Piracy Journalism

There's a quote that does an occasional round of social media, "Journalism is something somebody doesn't want printed, everything else is public relations."  The quote is inaccurate in its wording and is usually incorrectly attributed to George Orwell or less frequently another source considered authoritative and recognisable on dystopia. The quote it is most likely derived from is from William Randolph Hearst; "News is something somebody doesn't want printed; all else is advertising.” 

It's no particularly challenging twist of logic to view this from the other angle and conclude that advertising or public relations is that which someone wants printed, almost always for their own profit.  Where it's not for profit, it's for ideology.  It's frequently both.

I've written at length both in Any Any and in other publications about copyright legality.  My position is that in Australia, copyright infringement in the form of downloading movies and music to watch and listen to without buying them is not illegal.  This position is supported by lawyers and copyright experts, it's supported by the copyright act.  When I tell people this they are frequently - invariably - surprised.  Some simply didn't know, and carefully inquire whether I think it's however it's a right or ethical thing to do (I don't). Most express some sort of disbelief and retort that it's theft (it is not, theft requires taking something off someone, which you cannot do with intangible rights), and still more refer blindly to the Copyright Act either assuming that it does set out offences that it doesn't, or veering off wildly into a subconscious transplant of the law of the United States into our own.  "No it's not illegal, but when you seed a torrent that is I think" is a common refrain that has its roots in a US principle from Hotaling v. Church of Jesus Christ of Latter-Day Saints and subsequent fights.  Still others argue that it's absurd semantics, and that any rights violation or injustice correctable by the legal system gives the green light to declaring that violation or injustice "illegal" - presumably those who argue this have not considered that this "illegalises" showing up to work at 9:17am contrary to a legally enforceable employment contract that sets out that the business day starts at 9:00am, and further makes criminals of anyone who pays a phone bill the day after the due date for much the same reason.

My purpose here is not to re-argue that point, it's been argued effectively to death.  I concluded not to argue it any further (except when I'm feeling particularly argumentative) when the Attorney General George Brandis said in the Senate Legal and Constitutional Affairs Legislation Committee;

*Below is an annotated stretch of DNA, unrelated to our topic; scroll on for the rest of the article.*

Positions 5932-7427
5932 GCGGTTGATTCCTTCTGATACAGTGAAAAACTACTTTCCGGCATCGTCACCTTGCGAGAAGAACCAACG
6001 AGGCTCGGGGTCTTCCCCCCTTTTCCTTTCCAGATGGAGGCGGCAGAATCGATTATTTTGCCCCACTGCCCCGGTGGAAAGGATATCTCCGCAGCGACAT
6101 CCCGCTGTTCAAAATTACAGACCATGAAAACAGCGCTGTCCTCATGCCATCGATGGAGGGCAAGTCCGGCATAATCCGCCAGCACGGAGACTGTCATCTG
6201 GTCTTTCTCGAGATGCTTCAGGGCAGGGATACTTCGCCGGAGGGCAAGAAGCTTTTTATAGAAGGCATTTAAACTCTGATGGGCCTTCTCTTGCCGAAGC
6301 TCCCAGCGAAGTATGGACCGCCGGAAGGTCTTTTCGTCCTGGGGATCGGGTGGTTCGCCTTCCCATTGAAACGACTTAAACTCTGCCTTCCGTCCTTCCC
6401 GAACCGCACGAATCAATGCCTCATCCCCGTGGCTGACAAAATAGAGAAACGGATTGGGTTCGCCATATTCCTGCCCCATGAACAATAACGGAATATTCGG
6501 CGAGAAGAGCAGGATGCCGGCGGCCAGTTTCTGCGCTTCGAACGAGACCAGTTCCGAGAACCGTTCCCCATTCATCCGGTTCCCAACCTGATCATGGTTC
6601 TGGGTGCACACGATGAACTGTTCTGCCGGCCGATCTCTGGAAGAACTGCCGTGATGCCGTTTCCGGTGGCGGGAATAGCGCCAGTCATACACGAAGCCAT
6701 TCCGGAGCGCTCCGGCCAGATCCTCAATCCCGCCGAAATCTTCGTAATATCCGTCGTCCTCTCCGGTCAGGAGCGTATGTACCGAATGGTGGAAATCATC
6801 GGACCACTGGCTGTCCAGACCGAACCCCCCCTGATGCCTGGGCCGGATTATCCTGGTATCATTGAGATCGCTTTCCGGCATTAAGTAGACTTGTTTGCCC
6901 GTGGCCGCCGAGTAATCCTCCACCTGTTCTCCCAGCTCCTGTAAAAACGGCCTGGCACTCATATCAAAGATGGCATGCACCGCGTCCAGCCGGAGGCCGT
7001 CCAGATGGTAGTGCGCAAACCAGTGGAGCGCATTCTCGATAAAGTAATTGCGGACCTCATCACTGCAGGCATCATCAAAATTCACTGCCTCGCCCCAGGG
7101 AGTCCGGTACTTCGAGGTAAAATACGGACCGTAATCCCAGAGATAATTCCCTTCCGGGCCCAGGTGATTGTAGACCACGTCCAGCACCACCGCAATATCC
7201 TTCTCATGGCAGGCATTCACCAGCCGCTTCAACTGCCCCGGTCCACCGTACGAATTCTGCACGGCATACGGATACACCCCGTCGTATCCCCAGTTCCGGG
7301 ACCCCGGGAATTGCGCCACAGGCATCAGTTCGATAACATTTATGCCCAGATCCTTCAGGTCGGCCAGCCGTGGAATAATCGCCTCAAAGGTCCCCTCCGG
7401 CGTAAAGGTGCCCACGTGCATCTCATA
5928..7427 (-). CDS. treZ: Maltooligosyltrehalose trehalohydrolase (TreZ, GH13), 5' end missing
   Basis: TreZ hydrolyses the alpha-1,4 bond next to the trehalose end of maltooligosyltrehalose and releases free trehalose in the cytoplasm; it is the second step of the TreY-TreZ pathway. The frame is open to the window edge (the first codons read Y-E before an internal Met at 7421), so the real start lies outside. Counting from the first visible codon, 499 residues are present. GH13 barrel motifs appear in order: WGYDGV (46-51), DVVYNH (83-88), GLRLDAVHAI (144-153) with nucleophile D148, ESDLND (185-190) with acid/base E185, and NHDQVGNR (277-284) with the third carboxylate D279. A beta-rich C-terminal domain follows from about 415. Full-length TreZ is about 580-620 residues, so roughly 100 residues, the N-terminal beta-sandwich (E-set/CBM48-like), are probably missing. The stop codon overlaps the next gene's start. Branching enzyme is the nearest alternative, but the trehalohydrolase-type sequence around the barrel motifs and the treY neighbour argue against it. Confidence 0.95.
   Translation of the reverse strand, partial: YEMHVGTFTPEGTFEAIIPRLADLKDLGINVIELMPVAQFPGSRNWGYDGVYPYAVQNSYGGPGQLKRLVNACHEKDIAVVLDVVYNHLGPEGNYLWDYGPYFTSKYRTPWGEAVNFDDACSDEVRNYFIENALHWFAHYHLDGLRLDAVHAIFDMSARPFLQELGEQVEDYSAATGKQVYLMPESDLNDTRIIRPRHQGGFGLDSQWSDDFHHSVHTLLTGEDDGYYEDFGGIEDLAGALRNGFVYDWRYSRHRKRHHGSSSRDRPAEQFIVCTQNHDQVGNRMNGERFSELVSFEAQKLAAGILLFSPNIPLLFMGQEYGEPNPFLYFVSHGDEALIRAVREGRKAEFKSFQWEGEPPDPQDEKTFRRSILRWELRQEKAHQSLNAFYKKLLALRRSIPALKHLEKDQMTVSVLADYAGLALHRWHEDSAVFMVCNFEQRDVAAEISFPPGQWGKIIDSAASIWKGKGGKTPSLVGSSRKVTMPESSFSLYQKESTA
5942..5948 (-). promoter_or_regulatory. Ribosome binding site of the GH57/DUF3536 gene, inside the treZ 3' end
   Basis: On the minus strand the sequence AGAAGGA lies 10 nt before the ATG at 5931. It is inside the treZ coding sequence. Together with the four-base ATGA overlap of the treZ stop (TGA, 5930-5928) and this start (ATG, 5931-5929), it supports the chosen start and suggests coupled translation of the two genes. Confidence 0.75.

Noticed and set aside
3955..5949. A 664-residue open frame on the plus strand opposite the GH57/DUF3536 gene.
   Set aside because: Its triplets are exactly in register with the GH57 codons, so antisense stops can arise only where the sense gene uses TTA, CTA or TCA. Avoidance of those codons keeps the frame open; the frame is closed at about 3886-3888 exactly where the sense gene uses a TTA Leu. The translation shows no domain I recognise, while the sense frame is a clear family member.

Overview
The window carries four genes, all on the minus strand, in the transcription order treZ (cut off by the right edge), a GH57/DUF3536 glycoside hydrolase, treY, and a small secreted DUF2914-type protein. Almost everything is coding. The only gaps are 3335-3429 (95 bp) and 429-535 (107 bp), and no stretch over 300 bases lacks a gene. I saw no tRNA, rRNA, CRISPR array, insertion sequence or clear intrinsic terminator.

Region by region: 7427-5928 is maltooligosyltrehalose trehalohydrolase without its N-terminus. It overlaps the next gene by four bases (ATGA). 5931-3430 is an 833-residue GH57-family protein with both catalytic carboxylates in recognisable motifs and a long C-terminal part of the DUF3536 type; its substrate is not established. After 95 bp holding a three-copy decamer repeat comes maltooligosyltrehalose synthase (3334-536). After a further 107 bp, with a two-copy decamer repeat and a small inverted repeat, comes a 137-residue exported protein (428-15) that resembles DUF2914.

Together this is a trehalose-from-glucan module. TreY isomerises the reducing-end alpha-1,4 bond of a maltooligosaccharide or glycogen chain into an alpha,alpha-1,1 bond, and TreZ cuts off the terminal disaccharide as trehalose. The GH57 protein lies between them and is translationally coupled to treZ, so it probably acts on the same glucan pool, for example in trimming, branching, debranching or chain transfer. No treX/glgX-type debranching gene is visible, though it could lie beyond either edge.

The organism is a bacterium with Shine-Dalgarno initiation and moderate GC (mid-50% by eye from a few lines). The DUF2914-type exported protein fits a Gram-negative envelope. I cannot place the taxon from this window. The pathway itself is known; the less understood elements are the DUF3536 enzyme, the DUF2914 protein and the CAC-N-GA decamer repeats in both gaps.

Unlike the United Kingdom, New Zealand, Canada, the United States, France and many other comparable countries, Australia lacks any protection against online piracy.  

I can argue until I'm blue in the face, or I can just leave the field when the Commonwealth Attorney General concedes my view - even though a difference exists where he does so with a measure of regret at the situation that I don't really share.

So setting the issue of its legality aside, why do Australians continue to think that copyright infringement is illegal? And why, more importantly, do journalists continue to write about illegal downloading?  If it's not true, is it just what people want published, and therefore public relations or advertising?

Australians in general is an easy answer, that one is down to advertising, although not from writers who think they are doing journalism.  Since downloading copyrighted content from the Internet started its march towards being economically viable a concerted campaign of advertising has been waged by rights holders to equate piracy with theft or stealing.  The flagship ad in that war even directly did so, appealing to the market to apply the same introspective ethical test to infringing copyright as they do when they walk past a hot-wireable car or a handbag that isn't Kensington locked to a display shelf without stealing it.  George Brandis' reference to other "comparable countries" - contemporary western-style democracies - is also telling.  He was using the distinction between us and them to point our that we should do what they do, but at the same time he drew attention to the fact that in those countries legal sanctions do exist either through criminal offences for piracy or (largely failing) co-regulatory schemes with ISPs and government to confiscate Internet access from those who violate copyright provisions.